Educational Tours of a Working Dairy Farm
Visiting Farmer Barnes Dairy guides visitors through the process of dairy farming in the UK today. We host 2 hour educational farm tours for school classes, college groups, youth organisations and adult groups throughout the year. Every child should meet a cow, take a tractor & trailer ride through open country, smell the ‘fresh air’ on a real working dairy farm. We can take up to 30 students per visit and the charge is £5 per visitor.
Farms are a stimulating outdoor classroom which is where children and young people can learn about agriculture, but they can also provide the context for delivery of wider subject areas: from Science and Geography, through to Mathematics and History, while giving children the inspiration for Art and Literature. We provide a rich resource that can support a teachers’ work plan, helping them to deliver the curriculum by increasing children’s knowledge, developing understanding and reasoning, building confidence and a range of other life skills when you visit FARMER BARNES DAIRY.
Seasons on the Farm
Calving season happens in the Spring & Autumn, from late Feb to end of May then again from late Sept to November. We milk twice everyday 365 days of the year, morning milking starts at 5.30am and afternoon milking begins at 3.30pm. It ranges from 1.5 hours to 2.5 hours to milk our 250 herd. We produce between 2000 litres and 4000 litres every day all year round. Our milk is sold to become Blue Stilton Cheese at Long Clawson Dairies which is 12 miles away.
Each cow needs to give birth every year to produce milk. They are pregnant for 9 months. Their milking lactation lasts for up to 10 months and they need to be pregnant with the next calf during this time. We use bulls and AI technician to get the cows pregnant again, up to three months after giving birth. Our herd is grazed outside naturally on our 400 acres of grass fields, from February to November. We use the NZ rotation grazing system, so all our herd grazes a paddock once every three weeks. Cows like dry grass and no higher than 25cm.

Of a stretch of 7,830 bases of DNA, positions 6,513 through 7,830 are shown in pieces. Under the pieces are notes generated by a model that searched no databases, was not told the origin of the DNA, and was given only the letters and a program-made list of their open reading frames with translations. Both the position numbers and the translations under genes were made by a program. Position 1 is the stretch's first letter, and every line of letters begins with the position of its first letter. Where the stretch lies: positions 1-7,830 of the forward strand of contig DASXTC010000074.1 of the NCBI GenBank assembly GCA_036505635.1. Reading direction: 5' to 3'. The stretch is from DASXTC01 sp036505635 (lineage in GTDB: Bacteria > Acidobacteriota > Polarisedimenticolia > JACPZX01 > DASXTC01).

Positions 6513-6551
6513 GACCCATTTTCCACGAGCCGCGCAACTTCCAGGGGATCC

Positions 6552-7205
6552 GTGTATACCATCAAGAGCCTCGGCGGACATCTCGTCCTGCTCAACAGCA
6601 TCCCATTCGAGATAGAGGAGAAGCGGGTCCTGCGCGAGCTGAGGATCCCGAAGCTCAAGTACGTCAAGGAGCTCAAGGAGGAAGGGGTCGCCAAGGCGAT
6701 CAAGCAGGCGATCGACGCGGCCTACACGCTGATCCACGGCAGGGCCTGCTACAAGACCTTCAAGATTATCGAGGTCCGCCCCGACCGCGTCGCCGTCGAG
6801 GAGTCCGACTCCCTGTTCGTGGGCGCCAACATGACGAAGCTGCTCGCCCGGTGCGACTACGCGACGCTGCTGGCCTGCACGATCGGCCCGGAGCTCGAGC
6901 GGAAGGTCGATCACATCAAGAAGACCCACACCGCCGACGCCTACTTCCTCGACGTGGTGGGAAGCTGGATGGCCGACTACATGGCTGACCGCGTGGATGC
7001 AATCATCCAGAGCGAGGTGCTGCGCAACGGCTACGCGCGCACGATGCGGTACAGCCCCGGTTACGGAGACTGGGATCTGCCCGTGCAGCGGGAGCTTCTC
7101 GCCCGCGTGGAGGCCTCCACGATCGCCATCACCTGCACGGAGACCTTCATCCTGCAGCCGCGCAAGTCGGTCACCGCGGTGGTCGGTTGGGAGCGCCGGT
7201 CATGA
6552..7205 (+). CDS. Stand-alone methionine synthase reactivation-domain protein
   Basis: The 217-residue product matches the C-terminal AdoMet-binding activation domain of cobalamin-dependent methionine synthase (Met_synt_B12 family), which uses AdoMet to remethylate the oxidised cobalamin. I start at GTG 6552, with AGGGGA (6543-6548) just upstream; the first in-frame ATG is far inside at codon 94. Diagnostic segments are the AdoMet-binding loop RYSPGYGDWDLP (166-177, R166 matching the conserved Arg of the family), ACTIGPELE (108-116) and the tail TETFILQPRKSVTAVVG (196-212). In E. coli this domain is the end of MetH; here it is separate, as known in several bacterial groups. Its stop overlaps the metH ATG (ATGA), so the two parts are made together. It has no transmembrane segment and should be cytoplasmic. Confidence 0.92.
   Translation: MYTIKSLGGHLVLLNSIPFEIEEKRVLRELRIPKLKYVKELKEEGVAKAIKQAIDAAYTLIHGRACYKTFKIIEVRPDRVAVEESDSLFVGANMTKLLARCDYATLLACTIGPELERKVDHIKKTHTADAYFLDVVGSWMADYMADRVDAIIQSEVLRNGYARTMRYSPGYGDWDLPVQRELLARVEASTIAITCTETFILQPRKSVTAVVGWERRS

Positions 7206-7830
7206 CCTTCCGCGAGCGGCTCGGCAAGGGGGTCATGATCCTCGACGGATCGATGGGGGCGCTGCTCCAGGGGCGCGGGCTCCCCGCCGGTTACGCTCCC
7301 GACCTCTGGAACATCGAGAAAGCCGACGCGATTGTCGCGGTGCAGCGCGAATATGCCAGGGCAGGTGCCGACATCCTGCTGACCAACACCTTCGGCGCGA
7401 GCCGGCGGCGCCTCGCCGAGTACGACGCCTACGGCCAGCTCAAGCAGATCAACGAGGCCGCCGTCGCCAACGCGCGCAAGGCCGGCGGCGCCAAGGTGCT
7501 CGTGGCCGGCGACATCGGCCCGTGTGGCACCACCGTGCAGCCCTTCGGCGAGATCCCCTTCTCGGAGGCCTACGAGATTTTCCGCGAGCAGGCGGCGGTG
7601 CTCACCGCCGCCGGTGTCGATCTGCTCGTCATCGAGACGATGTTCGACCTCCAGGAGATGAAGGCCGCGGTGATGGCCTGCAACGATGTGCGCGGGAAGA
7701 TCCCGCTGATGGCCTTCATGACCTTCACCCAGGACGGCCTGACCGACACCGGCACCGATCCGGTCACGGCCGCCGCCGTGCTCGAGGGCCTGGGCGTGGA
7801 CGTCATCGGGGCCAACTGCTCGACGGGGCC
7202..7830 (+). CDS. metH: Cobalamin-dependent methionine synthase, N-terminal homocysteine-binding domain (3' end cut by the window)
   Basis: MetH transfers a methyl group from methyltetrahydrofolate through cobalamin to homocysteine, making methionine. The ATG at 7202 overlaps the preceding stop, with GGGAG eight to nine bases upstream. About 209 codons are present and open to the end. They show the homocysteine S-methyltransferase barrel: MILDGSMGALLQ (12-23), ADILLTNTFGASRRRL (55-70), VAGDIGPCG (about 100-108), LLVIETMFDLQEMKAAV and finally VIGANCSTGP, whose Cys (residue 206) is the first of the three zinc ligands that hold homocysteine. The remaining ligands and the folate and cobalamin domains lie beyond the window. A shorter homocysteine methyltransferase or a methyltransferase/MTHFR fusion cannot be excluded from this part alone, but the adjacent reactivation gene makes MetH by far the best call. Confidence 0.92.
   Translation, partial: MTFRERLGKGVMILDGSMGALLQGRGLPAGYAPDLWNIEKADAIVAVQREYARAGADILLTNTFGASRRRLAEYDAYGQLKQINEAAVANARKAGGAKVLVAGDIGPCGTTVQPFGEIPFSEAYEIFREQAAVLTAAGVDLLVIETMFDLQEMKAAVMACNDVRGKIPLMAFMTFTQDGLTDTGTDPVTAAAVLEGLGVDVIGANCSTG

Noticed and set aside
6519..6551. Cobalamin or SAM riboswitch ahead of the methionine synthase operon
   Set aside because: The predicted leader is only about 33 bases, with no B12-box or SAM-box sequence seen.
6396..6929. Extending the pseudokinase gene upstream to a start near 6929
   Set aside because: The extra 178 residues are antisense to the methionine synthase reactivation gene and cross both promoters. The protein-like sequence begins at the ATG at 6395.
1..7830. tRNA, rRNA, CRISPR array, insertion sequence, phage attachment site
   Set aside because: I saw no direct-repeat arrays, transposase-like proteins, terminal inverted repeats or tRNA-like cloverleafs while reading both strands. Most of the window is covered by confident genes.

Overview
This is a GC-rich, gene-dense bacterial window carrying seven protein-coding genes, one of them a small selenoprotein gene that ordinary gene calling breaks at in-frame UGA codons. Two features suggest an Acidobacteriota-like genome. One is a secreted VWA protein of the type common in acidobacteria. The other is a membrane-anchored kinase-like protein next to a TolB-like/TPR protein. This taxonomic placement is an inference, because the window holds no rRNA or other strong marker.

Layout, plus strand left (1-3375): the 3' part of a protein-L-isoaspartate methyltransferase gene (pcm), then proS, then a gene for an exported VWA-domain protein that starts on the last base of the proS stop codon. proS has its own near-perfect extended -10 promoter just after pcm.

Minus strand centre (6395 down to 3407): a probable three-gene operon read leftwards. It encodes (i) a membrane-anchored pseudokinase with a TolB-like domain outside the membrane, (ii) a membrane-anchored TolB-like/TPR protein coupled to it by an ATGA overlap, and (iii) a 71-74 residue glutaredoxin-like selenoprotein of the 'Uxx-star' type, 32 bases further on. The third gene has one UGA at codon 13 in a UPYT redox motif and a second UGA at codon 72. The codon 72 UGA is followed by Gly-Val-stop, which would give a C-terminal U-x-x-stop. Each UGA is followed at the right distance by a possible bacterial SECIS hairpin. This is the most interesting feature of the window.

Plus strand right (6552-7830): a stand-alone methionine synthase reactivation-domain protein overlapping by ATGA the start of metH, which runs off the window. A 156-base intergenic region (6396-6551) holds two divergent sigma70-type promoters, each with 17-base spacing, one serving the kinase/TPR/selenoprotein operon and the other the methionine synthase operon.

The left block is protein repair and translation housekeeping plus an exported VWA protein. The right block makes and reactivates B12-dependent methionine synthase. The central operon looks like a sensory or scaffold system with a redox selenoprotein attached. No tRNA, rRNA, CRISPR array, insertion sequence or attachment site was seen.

We have two breeds of cows in the herd, Friesians which are black and white and Ayrshires which are brown and white. We do cross breed some with Aberdeen Angus and Limousin bulls. All the calves from the beef bulls will be sold at market to be raised for beef. All dairy heifers will be kept as milking cows in the future. It takes two years for heifers to become cows after they have their first baby calf. All dairy bull calves are sold in to become beef animals. A dairy cow can live for 10 years and can produce up to 50,000 litres of milk in her lifetime.
Your day at Farmer Barnes Dairy will include:
* Your guide Farmer Barnes will give an educational talk for the children
* A tractor & trailer ride across the fields
* A warm dry picnic area for lunch break in the Cow Classroom
* A FREE pre visit for teachers
* Easy access for wheelchair users
* Toilets and handwashing facilities
* Free Parking for coaches
It can be a great learning experience for all children of any age and can provide the following activities:
- Tour the Milking Parlour to learn how we milk our cows
- Take a Tractor & Trailer ride across the fields
- Hear, see and smell the COUNTRYSIDE
- Q & A season directly from Farmer Barnes
- Make butter in the Cow Classroom (if time allows)
- Make informed choices about MILK and healthy nutrition
- Discover what happens on a real-life farm
- Experience what the countryside can offer
- Learn more about environmental issues linked to food and the countryside
***FOR MORE ANSWERS TO QUESTIONS PLEASE SEE FAQ’S ON “ABOUT US” PAGE***
“A day in the life on FARMER BARNES dairy farm”
5.30am Start morning milking
7.00am Feed & bed with straw baby calves & other young stock
7.30am Scrap out the manure from the passage ways in sheds
8.30am Finish morning milking & go home for breakfast
9.30am Feed silage & bed with sawdust the cubicle shed for the milking herd
10.00am Time for visitors such as the vet, parlour repairs, feed delivery, milk tanker collection Or field work (ie muck spreading, fertilizer spinning, fencing & gateways) Or yard work (ie moving cows/calves around, mucking out sheds)
12noon Admin time in the Farm Office (Emails, Letters, Bills etc)
1.00pm Go home for lunch
2.00pm Feed silage & scrap out manure from passage ways in sheds
3.30pm Start evening milking
4.30pm Feed baby calves & other young stock
6.00pm Finish evening milking & go home for tea!